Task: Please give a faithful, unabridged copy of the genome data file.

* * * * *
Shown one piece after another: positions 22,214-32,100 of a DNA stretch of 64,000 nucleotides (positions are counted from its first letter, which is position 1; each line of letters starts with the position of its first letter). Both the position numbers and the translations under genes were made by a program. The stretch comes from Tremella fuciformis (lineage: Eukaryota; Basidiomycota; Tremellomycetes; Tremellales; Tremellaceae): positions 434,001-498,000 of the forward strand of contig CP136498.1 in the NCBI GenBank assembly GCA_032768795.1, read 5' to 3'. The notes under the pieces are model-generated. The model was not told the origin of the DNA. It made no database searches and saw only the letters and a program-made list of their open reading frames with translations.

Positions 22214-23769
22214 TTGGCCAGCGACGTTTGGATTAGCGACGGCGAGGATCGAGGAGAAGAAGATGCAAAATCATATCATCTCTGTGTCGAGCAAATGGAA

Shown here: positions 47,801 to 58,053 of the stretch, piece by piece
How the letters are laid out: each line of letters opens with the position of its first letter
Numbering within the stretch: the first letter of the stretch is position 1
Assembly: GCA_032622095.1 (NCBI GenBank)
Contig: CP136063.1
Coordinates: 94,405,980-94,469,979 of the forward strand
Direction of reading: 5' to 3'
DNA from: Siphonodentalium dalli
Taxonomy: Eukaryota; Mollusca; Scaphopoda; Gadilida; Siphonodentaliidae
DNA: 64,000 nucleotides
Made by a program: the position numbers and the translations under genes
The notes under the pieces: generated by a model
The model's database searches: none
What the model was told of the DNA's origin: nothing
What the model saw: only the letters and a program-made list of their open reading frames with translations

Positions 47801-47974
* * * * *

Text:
Shown one piece after another: positions 22,214-32,100 of a DNA stretch of 64,000 nucleotides (positions are counted from its first letter, which is position 1; each line of letters starts with the position of its first letter). Both the position numbers and the translations under genes were made by a program. The stretch comes from Tremella fuciformis (lineage: Eukaryota; Basidiomycota; Tremellomycetes; Tremellales; Tremellaceae): positions 434,001-498,000 of the forward strand of contig CP136498.1 in the NCBI GenBank assembly GCA_032768795.1, read 5' to 3'. The notes under the pieces are model-generated. The model was not told the origin of the DNA. It made no database searches and saw only the letters and a program-made list of their open reading frames with translations.

Positions 22214-23769
22214 TTGGCCAGCGACGTTTGGATTAGCGACGGCGAGGATCGAGGAGAAGAAGATGCAAAATCATATCATCTCTGTGTCGAGCAAATGGAA

Shown here: positions 47,801 to 58,053 of the stretch, piece by piece
How the letters are laid out: each line of letters opens with the position of its first letter
Numbering within the stretch: the first letter of the stretch is position 1
Assembly: GCA_032622095.1 (NCBI GenBank)
Contig: CP136063.1
Coordinates: 94,405,980-94,469,979 of the forward strand
Direction of reading: 5' to 3'
DNA from: Siphonodentalium dalli
Taxonomy: Eukaryota; Mollusca; Scaphopoda; Gadilida; Siphonodentaliidae
DNA: 64,000 nucleotides
Made by a program: the position numbers and the translations under genes
The notes under the pieces: generated by a model
The model's database searches: none
What the model was told of the DNA's origin: nothing
What the model saw: only the letters and a program-made list of their open reading frames with translations

Positions 47801-47974